Private Dispute Under the "Unclaimed Property" Law Does Not Justify an Award of Attorney Fees

In Azure Limited v. I‑Flow Corp., 2012 DJDAR 8521 (2012), the California Court of Appeal for the Fourth Appellate District decided an attorney fee claim arising under California’s Unclaimed Property Law (UPL Section 1500 et seq.) along with the interplay of Code of Civil Procedure Section 1021.5, the private attorney general doctrine. The court ruled that simply advancing the state of the law in what was otherwise a private dispute was not sufficient to justify an award of attorney fees under C.C.P. § 1021.5.

The plaintiff sued the defendant for breach of fiduciary duty arising from the alleged bad faith transfer of shares of stock to the State without adequate notice to the plaintiff. Resolution of the dispute turned into part on the interpretation of California’s Unclaimed Property Law. The procedural record in the case was lengthy and complex. The plaintiff’s pursuit of its rights eventually resulted in a California Supreme Court decision (see Azure Limited v. I‑Flow Corp., 46 Cal. 4th 1323 (2009)) that impacted the rights of property owners, whose property had been wrongfully transferred to the State.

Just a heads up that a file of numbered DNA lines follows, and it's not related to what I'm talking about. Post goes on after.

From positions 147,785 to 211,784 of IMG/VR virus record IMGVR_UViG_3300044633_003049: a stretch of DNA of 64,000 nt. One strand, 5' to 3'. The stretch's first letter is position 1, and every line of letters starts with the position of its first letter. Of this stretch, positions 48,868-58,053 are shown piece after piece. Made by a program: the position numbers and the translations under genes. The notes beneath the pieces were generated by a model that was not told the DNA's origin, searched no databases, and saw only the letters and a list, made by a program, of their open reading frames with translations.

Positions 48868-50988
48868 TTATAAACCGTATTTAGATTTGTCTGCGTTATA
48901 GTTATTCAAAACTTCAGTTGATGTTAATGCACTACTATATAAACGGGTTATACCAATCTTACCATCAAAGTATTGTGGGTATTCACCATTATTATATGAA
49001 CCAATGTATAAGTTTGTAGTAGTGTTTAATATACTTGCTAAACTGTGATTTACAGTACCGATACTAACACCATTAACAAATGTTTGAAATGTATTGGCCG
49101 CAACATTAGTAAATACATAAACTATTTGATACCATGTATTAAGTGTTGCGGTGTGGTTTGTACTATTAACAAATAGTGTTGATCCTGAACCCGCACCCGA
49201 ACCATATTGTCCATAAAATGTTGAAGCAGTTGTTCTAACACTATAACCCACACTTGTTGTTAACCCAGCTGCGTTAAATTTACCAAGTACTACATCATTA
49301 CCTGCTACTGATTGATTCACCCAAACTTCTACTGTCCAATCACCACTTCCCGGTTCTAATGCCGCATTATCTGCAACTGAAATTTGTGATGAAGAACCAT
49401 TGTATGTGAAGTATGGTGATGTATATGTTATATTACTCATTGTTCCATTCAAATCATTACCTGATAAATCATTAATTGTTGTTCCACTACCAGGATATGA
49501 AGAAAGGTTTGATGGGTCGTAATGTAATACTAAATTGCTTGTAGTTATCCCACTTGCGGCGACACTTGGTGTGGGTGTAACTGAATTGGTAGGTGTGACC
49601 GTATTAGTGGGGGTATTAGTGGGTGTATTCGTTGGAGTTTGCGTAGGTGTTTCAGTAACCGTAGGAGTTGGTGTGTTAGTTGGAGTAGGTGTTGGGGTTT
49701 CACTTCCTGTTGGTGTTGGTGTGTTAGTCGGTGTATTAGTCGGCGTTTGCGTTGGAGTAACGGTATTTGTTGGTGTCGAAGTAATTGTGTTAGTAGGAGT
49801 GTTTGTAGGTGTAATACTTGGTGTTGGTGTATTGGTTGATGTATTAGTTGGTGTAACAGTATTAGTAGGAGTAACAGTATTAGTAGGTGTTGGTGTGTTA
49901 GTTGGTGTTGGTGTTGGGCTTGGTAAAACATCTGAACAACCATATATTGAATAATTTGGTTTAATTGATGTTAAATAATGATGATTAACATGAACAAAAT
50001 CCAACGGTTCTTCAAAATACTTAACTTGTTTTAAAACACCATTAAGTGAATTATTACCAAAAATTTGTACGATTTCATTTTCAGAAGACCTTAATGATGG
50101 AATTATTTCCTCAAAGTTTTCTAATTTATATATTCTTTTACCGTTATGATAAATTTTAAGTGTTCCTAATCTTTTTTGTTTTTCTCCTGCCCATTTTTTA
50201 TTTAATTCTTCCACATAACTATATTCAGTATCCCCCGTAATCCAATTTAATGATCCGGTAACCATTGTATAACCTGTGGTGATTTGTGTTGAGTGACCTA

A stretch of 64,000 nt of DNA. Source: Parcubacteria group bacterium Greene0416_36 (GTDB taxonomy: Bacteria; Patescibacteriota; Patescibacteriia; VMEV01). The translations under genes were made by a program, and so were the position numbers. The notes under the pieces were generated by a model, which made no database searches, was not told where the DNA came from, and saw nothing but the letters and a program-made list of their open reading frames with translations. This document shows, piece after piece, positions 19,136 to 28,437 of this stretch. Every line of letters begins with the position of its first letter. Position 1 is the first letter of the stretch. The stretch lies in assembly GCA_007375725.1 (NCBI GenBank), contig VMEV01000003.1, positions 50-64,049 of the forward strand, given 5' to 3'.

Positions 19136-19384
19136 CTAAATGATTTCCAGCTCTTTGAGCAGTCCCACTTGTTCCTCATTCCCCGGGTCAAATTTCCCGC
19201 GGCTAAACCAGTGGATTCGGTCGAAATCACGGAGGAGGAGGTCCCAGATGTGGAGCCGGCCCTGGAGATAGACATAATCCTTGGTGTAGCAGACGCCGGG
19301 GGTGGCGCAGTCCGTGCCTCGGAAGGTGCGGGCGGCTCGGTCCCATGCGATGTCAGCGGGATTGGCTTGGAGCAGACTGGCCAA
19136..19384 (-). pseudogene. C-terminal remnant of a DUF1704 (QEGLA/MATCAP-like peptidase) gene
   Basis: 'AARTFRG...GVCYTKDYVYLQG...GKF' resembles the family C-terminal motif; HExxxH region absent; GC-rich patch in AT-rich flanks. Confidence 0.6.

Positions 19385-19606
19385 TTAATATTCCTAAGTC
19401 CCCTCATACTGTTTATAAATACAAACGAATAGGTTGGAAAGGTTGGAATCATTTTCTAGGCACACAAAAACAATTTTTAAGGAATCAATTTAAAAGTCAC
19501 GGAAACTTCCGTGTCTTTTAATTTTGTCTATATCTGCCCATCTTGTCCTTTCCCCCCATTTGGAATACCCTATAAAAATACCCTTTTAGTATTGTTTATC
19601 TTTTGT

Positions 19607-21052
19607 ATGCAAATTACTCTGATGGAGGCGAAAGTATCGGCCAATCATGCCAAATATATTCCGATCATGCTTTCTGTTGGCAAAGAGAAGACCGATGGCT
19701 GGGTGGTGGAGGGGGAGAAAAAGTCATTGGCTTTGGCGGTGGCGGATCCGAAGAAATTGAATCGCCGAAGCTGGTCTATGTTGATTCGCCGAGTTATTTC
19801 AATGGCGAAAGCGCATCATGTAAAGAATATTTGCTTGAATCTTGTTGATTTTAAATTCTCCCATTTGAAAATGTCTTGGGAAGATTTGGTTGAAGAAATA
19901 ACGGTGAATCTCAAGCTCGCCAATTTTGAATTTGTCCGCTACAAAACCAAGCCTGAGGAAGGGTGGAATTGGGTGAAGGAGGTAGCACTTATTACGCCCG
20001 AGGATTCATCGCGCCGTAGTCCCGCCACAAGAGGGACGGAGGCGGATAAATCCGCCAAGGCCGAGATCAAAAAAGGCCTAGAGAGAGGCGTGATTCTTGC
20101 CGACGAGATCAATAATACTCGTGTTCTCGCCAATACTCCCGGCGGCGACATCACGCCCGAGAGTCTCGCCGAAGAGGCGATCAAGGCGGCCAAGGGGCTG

During the litigation, the plaintiff filed several motions for attorney fees pursuant to California’s private attorney general doctrine, C.C.P. § 1021.5. The trial court denied the plaintiff’s application for fees on the ground that the plaintiff failed to show that it obtained a ruling that was of “significance to the public.” The court held that the plaintiff was motivated primarily by its own financial interests in proving the litigation.

The court of appeal affirmed the lower court decision, noting that eligibility for attorney fees under Section 1021.5 is established when the plaintiffs’ action has resulted in the enforcement of an important right “affecting the public interest.” The court noted that to justify fees, a significant benefit has been conferred on the general public.

The court of appeal noted that although the dispute between the plaintiff and the defendant raised an issue regarding a right important to the public, Section 1021.5 did not authorize an attorney fee award against the defendant because the plaintiff was primarily concerned with pursuing its own financial interests and there was no evidence that the defendant took action to impact the general public.

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